Wednesday, September 30, 2009

dusty, inside and out

It's been an exciting couple weeks. So exciting, in fact, that I haven't been able to find a free hour to sit down and write about it until now.

First, and best: we finally managed to get building permits last Thursday (not even a week ago). The city finally agreed that a single rest room was adequate, and everything past that was just paperwork, payments and formalities.

We broke ground on construction last Thursday as well. By the weekend, all the demolition had been done - concrete cut and trenches dug for new drain lines, sheetrock and framing torn out where needed. After one full week of construction (at the end of today), lots more is done. Framing of almost all interior walls is done. All the drains and sewer lines are installed and being tested. A whole lot of electrical stuff is done - most lights are wired, some switches are installed. Our first inspection is tomorrow (Health Department review of the rough plumbing), and more inspections will happen over the next several days.

My day is now full of various errands - running for construction supplies so I can keep the crew productive all day. When the crew goes home for the day, I'm working on countertops and other furniture. Emails and phone calls I try to squeeze in the early morning. And lots just doesn't get done every day. Which I'm pretty used to now.

I still haven't quite adjusted from the shift from waiting, negotiating and arguing and into doing. It feels a bit surreal now, watching the thing I've been imagining for so long starting to become really tangible - in concrete, iron, copper, and timber. It also reminds me that there are lots of other things that I now can't put off any longer - menu decisions have to be made, distributors selected, equipment ordered or bought. And hundreds of other little things that I can't even really think about right this second.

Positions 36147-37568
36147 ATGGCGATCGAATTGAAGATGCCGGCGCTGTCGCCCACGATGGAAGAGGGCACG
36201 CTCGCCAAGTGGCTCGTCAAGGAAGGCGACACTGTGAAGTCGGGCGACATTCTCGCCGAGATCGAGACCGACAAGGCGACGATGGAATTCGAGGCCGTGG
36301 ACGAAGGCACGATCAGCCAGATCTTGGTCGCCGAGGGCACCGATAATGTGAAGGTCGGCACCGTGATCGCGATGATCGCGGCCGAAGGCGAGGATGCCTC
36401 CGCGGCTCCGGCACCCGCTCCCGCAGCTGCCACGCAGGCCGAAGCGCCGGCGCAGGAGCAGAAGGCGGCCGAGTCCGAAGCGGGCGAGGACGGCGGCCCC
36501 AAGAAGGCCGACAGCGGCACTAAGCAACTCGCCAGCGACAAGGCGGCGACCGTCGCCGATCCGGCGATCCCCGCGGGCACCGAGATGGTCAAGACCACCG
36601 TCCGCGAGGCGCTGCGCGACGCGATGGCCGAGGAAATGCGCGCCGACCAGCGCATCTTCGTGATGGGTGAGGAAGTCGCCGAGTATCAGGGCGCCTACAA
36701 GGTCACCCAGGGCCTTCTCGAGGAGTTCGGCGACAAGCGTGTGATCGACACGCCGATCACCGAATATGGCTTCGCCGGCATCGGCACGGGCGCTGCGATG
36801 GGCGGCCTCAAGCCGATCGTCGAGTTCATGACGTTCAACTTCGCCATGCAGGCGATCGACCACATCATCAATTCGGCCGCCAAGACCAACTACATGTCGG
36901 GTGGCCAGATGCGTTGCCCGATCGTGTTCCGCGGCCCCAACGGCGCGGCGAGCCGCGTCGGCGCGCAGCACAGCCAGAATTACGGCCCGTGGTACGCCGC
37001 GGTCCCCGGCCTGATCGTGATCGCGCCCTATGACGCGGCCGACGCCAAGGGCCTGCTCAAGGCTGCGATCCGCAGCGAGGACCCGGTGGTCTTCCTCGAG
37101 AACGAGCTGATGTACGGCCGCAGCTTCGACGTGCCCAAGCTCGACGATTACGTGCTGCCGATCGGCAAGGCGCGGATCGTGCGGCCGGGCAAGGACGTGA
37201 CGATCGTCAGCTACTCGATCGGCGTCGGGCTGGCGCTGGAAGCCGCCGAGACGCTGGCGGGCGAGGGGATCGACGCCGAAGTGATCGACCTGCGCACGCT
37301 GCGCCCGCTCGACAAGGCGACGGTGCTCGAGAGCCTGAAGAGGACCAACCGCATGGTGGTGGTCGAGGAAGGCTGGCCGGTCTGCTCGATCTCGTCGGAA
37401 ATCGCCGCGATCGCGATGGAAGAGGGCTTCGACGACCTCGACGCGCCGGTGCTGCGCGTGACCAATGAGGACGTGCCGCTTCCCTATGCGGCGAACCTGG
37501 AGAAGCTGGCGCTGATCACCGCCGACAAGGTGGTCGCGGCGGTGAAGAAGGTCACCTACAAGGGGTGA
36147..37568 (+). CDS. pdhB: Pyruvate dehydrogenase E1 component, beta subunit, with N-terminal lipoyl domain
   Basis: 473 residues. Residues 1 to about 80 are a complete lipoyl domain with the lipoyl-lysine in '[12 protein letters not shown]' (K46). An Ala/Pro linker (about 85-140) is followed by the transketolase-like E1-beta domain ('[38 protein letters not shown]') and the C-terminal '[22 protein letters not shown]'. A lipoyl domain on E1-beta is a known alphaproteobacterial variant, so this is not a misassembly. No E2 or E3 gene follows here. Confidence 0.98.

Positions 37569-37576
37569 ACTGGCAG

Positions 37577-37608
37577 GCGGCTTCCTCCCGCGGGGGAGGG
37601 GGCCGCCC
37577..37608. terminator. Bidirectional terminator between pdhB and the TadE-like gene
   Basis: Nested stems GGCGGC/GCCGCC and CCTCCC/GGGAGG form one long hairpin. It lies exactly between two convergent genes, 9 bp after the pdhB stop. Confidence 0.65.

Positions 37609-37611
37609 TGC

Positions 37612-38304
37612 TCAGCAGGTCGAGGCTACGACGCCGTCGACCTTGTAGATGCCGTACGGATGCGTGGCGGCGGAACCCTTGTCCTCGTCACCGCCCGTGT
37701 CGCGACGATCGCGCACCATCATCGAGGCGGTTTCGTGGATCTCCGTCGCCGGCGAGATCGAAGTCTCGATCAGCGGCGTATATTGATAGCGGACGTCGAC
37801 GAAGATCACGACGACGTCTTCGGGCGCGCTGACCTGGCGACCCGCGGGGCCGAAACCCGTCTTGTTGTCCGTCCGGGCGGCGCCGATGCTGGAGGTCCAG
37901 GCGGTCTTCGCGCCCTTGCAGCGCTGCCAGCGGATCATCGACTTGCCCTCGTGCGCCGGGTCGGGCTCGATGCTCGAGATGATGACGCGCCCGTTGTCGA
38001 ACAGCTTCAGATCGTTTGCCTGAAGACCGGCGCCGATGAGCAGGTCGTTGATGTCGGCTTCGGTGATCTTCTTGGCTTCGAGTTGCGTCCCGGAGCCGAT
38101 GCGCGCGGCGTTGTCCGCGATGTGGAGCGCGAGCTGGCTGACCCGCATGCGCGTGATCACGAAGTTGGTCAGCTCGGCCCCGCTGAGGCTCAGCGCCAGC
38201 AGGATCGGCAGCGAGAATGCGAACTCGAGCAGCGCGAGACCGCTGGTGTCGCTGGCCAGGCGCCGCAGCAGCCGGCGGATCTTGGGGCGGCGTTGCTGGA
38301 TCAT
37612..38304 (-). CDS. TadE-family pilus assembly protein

On the decor front, there's been some progress on counters - the laminated beams that I found at Heritage Salvage cleaned up really well with just a bit of sanding, and I've got one cut to size for the front window, and am in the process of finishing it and mounting it on legs. I hope to have it completely done by early next week. No pics yet, but I'll post a whole album when I've got it done.

Benches started with a bunch of busted up tongue-and-groove cedar boards I found at the ReStore in East Oakland - they cost me about $20 for 75 feet or so. Gerard and I spent a couple hours on Monday night cutting them into clean four-foot lengths, then gluing them together in three-board planks. I picked them up yesterday, gave them a light sanding, and have a couple coats of Varathane already on them. They're taking very little work, and are coming out really nicely. A bit rough around the edges, which I like, but also with lots of character. More pics to come.


Also, I posted pics last week of the newly-refurbed storefronts in the building next door.
There was a fire in the building a while back, and there's been a crew working on rebuilding the facades of the buildings for months now. I've had a few looks inside myself, but it was still a little surprising to see them finally unveiled when they took down the temporary plywood that had been covering them for all this time. They're covered in sort of classy-looking black and while porcelain tile, which gives the whole block a nice lift. One of the two spaces is an old take-out restaurant, so I'm hoping for another food place to move in. More options in the neighborhood is good for everyone, I think.

And, speaking of options, the cafe at the corner of 65th and San Pablo which, by the way, is called Tribu, is showing signs of imminent opening, adding to the cluster of restaurants and cafes stretching from Hollis to San Pablo on 65th, which will hopefully encourage people to venture off Hollis Street when they're looking for something to eat or drink in the neighborhood.

I had a nice moment at the end of the day on Friday, when I was sitting outside the Cafe at sunset, taking a break after the construction crew had left for the day. I watched people strolling up and down the block, checking out the newly uncovered storefronts, walking dogs, riding bikes. There were a couple schoolkids chasing each other down the sidewalk, laughing. And I had a vision of an evening not too far away, with folks sitting inside and outside the Cafe, enjoying the last bit of afternoon sun, feeling relaxed and safe and friendly. And I thought that this neighborhood is well overdue for that particular sort of love.

More soon (or as soon as I can manage, anyway)...

-sal

3 comments:

  1. I just moved to the neighborhood, and am really excited about Actual Cafe! I catch the 72R bus every morning at San Pablo and Alcatraz, and it's great to see the doors open and someone in there working. Can't wait until you open!

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  2. Fantastic! I'm so glad things are moving along so well - and finally!!

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